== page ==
Rainy River First Nations main Reserve is known as Manitou Rapids, as it is located at a point overlooking the Manitou Rapids of the Rainy River. The Junction of TransCanada Highway 11 (Rainy River, Fort Frances, Thunder Bay) and 17 (Kenora) is within the Reserve boundary, placing the Rainy River First Nation in a strategic position in the centre of the Rainy River District.
In 1914/15 six of the original seven Reserves of the Ojibway people now making up the Rainy River First Nations were taken back by the Government of Canada and all members were forced to consolidate onto the present Manitou Rapids site. This was the basis of a specific land claim which was settled in 2003, resulting in the creation of the Rainy River First Nations Trust, which has been established to buy back lands for the First Nation and to promote economic development. The Trust has been focusing on acquiring lands in the vicinity of the original surrendered lands.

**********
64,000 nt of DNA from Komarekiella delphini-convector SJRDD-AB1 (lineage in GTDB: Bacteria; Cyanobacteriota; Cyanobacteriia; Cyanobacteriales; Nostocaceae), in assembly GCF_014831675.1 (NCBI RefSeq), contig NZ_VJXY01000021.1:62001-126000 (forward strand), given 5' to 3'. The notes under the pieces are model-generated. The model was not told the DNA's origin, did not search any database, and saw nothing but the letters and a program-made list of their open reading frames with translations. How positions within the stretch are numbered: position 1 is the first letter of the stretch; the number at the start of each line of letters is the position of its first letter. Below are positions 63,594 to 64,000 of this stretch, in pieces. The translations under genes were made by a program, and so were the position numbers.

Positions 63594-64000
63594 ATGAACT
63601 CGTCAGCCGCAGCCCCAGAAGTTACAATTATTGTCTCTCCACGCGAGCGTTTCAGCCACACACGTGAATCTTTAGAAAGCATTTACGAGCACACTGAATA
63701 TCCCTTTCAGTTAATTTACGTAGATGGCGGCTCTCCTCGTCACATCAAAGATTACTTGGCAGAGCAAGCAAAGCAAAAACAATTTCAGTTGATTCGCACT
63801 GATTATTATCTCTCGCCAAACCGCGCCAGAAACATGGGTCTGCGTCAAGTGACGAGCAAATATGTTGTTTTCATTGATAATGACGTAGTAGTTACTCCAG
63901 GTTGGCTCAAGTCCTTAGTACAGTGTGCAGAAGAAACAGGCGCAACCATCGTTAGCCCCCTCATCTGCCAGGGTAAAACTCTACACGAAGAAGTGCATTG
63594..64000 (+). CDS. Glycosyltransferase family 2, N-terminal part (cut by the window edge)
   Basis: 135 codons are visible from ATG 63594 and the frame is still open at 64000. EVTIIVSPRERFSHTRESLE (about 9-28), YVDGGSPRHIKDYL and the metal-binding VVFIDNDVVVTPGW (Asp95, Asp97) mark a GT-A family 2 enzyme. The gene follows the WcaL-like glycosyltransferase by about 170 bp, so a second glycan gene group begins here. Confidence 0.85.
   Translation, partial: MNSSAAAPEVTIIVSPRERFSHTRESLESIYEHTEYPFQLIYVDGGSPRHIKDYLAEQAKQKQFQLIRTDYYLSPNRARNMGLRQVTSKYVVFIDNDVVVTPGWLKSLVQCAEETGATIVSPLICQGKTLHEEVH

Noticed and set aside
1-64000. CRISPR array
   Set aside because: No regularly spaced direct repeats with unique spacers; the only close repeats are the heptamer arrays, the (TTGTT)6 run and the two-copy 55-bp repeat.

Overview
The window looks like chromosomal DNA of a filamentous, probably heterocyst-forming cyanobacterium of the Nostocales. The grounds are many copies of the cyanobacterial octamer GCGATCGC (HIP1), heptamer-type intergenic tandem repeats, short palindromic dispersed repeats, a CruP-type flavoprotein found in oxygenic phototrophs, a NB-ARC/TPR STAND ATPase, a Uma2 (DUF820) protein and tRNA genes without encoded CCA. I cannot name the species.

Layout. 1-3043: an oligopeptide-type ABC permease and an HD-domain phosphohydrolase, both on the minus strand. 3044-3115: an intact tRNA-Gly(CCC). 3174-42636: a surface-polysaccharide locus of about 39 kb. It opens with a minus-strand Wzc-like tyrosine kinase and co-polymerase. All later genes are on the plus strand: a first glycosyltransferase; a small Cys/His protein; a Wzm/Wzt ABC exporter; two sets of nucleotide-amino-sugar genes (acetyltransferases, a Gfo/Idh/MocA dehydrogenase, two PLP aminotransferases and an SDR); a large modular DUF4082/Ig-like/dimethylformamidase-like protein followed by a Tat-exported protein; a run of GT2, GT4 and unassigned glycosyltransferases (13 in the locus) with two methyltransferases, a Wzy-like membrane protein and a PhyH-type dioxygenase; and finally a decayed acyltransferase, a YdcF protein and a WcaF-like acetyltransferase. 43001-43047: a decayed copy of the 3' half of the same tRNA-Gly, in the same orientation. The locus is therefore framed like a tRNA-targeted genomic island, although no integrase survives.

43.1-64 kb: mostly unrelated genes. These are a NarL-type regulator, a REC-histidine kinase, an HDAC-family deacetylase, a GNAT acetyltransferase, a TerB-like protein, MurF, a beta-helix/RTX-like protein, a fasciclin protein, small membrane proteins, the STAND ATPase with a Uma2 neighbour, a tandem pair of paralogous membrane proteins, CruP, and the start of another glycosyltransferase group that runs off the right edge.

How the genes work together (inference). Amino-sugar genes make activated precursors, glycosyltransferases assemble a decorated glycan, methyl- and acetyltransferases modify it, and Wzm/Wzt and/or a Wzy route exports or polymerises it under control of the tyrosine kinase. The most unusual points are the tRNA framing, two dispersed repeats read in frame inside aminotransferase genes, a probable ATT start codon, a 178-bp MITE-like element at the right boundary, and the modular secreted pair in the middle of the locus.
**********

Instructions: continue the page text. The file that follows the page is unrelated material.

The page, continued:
Rainy River First Nations today is a progressive forward-looking First Nation with its eyes on a future of prosperity and inclusion. We are active participants in the regional economy, owning a number of companies providing employment and business opportunities for ourselves and our municipal neighbours.
We hold an annual fish fry in May, the day before the fishing season officially opens, (usually on or before the Victoria Day long weekend) which is open free of charge to all the members of the public. This highly successful event sees us preparing food for and hosting hundreds of visitors at our pow-wow grounds.
We hold our annual pow-wow in June.
We are the proud hosts at the Kay-Nah-Chi-Wah-Nung (Manitou Mounds) Historic Centre.
Rainy River First Nations welcomes visitors to our community and the surrounding district.